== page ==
"It is the misfortune of such stipulations, even if as temporary arrangements they might have been justifiable, that if concluded for permanency they are seldom to be got rid of without some lawless act on the part of the nation bound by them. If a lawless act, then, has been committed in the present instance, it does not entitle those who imposed the conditions to consider the lawlessness only, and to dismiss the more important consideration whether, even if it was wrong to throw off the obligation, it would not be still more wrong to persist in enforcing it. If, though not fit to be perpetual, it has never been imposed in perpetuity, the question when it becomes right to throw it off is but a question of time. No time having been fixed, Russia fixed her own time, and naturally chose the most convenient. She had no reason to believe that the release she sought would be voluntarily granted on any conditions which she would accept; and she chose an opportunity which, if not seized, might have been long before it occurred again, when the other contracting parties were in a more than usually advantageous position for going to war."

Prince Bismarck, one of the greatest statesmen of all times, expresses his views on the influence of "changed conditions" on existing treaties in the following words:1


"Such a guarantee [as an organic connection between the German Empire and Austria-Hungary, which should not be published like ordinary treaties, but should be incorporated in the legislation of both empires and require

1 Bismarck, His Reflections and Reminiscences, London (1898), Vol. II, page 270.



for its dissolution a new legislative act on the part of one of them] has a tranquilizing effect on the mind; but whether it would stand the actual strain of events may reasonably be doubted when it is remembered that the Constitution of the Holy Roman Empire, which in theory had much more effective sanctions, yet failed to assure the cohesion of the German nation, and that we should never be able to embody our relation with Austria in any more binding treaty-form than the earlier confederation treaties, which in theory excluded the possibility of the battle of Koniggratz. All contracts between great states cease to be unconditionally binding as soon as they are tested by 'the struggle for existence.' No great nation will ever be induced to sacrifice its existence on the altar of fidelity to contract when it is compelled to choose between the two. The maxim 'ultra posse nemo obligator' holds good in spite of all treaty formulas whatsoever, nor can any treaty guarantee the degree of zeal and the amount of force that will be devoted to the discharge of obligations when the private interest of those who lie under them no longer reinforces the text and its earliest interpretation. If, then, changes were to occur in the political situation of Europe of such a kind as to make an anti-German policy appear salus publica for Austria-Hungary, public faith could no more be expected to induce her to make an act of self-sacrifice than we saw gratitude do during the Crimean war, though the obligation was perhaps stronger than any (that) can be established by the wax and parchment of a treaty."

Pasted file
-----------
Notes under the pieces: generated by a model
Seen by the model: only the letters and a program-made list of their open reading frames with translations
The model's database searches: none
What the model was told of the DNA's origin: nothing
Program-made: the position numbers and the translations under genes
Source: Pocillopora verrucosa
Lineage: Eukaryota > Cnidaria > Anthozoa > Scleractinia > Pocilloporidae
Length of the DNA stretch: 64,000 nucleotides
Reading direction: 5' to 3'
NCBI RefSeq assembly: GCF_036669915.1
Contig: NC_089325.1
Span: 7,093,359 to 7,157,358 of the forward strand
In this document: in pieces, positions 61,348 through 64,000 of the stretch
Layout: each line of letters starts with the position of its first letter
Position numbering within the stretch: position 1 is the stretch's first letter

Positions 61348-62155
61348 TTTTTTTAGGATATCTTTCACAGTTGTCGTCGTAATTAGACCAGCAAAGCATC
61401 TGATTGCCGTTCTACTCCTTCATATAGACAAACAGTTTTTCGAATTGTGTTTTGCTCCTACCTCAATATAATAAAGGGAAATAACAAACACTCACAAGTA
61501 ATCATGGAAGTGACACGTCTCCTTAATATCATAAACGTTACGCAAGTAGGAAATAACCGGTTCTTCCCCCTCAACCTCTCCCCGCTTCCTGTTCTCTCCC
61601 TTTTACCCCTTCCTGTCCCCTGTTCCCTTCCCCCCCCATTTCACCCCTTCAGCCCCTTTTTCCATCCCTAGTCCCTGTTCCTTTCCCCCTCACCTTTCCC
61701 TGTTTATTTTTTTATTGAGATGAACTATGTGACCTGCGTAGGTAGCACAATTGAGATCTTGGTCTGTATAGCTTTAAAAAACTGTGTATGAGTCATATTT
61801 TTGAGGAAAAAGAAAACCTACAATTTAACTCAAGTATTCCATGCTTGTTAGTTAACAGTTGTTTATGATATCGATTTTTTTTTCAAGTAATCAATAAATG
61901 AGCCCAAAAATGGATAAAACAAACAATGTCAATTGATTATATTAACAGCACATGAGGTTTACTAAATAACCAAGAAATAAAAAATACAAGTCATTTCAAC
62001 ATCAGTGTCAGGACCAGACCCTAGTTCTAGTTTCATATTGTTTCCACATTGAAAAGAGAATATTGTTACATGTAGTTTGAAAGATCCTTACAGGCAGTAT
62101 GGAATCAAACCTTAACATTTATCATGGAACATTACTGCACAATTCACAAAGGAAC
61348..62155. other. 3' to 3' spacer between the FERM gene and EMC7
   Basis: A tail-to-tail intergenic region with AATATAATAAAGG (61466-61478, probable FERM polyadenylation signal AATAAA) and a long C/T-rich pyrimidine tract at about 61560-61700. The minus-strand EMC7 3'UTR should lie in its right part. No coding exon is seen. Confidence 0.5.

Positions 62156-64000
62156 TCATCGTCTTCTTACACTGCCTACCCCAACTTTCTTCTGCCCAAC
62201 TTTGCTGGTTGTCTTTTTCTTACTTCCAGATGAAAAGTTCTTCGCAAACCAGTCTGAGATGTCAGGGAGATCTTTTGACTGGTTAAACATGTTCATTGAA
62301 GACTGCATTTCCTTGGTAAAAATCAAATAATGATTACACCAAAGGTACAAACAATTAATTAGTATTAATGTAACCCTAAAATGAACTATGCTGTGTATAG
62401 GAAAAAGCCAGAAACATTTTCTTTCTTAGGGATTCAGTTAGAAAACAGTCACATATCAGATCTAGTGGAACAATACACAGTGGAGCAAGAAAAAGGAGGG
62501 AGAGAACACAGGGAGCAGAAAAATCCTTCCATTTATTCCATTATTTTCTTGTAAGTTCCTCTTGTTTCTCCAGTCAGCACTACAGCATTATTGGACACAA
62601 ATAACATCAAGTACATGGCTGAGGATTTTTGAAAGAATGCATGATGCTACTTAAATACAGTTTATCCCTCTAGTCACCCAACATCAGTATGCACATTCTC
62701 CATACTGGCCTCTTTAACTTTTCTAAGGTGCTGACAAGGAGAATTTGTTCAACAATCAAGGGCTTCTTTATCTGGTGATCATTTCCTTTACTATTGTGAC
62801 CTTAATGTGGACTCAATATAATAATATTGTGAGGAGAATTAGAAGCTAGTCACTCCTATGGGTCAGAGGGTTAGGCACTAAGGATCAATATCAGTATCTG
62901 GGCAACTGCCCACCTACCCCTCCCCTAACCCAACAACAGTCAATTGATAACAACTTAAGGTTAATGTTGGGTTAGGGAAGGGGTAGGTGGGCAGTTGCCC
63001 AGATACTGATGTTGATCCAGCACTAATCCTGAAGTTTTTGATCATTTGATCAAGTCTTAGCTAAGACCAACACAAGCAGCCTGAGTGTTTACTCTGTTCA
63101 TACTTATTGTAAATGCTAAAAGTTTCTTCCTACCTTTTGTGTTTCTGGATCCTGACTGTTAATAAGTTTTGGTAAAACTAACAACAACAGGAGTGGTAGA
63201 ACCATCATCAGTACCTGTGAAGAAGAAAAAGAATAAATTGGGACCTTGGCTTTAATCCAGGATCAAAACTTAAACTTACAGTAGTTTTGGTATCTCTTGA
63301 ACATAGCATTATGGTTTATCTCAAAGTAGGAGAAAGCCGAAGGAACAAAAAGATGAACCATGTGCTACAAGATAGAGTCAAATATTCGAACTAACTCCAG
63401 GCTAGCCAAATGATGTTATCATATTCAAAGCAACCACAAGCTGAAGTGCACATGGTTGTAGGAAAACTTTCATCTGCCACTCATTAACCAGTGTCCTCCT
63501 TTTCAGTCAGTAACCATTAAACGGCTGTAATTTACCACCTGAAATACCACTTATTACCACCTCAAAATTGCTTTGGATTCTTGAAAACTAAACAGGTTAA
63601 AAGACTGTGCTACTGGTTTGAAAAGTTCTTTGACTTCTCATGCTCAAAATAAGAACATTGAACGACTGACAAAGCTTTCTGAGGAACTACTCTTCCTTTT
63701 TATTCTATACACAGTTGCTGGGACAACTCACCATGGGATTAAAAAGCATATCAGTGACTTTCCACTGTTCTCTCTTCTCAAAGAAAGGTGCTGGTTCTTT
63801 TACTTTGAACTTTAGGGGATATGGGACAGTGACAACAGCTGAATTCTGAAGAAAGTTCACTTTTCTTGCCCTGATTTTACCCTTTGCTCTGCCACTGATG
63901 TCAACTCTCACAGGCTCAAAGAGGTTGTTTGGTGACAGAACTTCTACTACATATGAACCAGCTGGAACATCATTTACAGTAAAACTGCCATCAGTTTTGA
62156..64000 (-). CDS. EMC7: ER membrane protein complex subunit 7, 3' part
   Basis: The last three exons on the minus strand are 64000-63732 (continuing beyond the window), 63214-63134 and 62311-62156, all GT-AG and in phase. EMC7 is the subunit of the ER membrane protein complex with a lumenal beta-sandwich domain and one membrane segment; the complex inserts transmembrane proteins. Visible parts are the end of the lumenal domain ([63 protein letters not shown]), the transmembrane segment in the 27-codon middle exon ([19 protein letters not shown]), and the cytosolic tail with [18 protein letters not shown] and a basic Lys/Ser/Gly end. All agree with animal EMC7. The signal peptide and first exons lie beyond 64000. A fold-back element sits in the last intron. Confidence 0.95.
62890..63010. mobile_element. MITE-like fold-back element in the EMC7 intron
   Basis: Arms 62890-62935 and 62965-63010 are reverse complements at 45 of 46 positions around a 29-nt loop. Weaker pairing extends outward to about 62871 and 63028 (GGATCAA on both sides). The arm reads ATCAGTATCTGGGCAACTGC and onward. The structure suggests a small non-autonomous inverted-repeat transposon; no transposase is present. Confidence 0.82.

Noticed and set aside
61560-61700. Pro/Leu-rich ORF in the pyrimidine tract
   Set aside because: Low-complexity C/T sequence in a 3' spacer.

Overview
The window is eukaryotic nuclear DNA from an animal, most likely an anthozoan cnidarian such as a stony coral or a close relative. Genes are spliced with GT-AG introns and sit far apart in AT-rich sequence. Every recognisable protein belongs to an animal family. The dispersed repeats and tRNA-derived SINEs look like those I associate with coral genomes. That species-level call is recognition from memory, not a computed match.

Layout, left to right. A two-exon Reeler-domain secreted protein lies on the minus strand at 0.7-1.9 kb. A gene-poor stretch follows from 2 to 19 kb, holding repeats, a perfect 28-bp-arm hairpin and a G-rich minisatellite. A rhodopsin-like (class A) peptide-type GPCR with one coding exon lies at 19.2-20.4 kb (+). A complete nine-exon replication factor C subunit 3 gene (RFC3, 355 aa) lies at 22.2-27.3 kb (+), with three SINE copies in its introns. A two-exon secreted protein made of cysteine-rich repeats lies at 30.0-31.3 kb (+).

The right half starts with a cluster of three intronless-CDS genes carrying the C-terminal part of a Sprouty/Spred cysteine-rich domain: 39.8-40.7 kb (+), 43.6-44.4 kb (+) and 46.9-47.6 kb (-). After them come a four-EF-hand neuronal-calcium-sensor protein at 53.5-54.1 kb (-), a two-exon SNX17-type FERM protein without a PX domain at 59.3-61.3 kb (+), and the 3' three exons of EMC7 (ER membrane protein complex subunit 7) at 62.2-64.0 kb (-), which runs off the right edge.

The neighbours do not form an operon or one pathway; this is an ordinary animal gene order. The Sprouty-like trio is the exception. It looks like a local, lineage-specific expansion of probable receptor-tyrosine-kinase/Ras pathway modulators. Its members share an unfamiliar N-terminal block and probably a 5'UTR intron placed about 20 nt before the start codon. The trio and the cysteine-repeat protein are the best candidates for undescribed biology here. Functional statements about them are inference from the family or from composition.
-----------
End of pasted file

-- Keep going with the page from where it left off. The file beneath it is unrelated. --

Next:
The foregoing passages from Mill and Bismarck are cited in full in J. B. Moore's Digest of International Law (vol. V, page 338 and f.) as authorities governing the case. Another passage in Bis-



marck's "Reflections and Reminiscences" on the same subject puts the matter into a nutshell:

"International policy is a fluid element which under certain conditions will solidify, but, on a change of atmosphere, reverts to its original diffuse conditions. The clause 'rebus sic stantibus' is tacitly understood in all treaties that involve performance."1


So far the opinions of lawyers and statesmen regarding the influence of "changed conditions" on the validity of existing treaties—opinions which, often enough, have found concrete expression in practical politics, especially in England, the British Government having repeatedly declared that it considered old treaties "dead letters."2

To what extent, in the case of Belgium, conditions have actually changed, since the days of the London Conference and the conclusion of the treaties of 1839, needs hardly any detailed exposition.

l Edition Tauchnitz, Vol. III, page 203.

2 To cite here only one example: When, in 1870, there was raised in the House of Commons the question concerning the validity of the Treaty of Paris of 1814, by which the House of Bonaparte had been perpetually excluded from the French throne, the British Under-Secretary for Foreign Affairs replied that that treaty had to be considered "a dead letter" (see Hansard, 3d ser., 203, p. 152). Though that treaty had not been formally abrogated, neither England nor any other signatory Power considered it binding and enforceable when Napoleon III made himself Emperor of the French, because those conditions which prevailed when the Treaty of Paris was concluded had changed.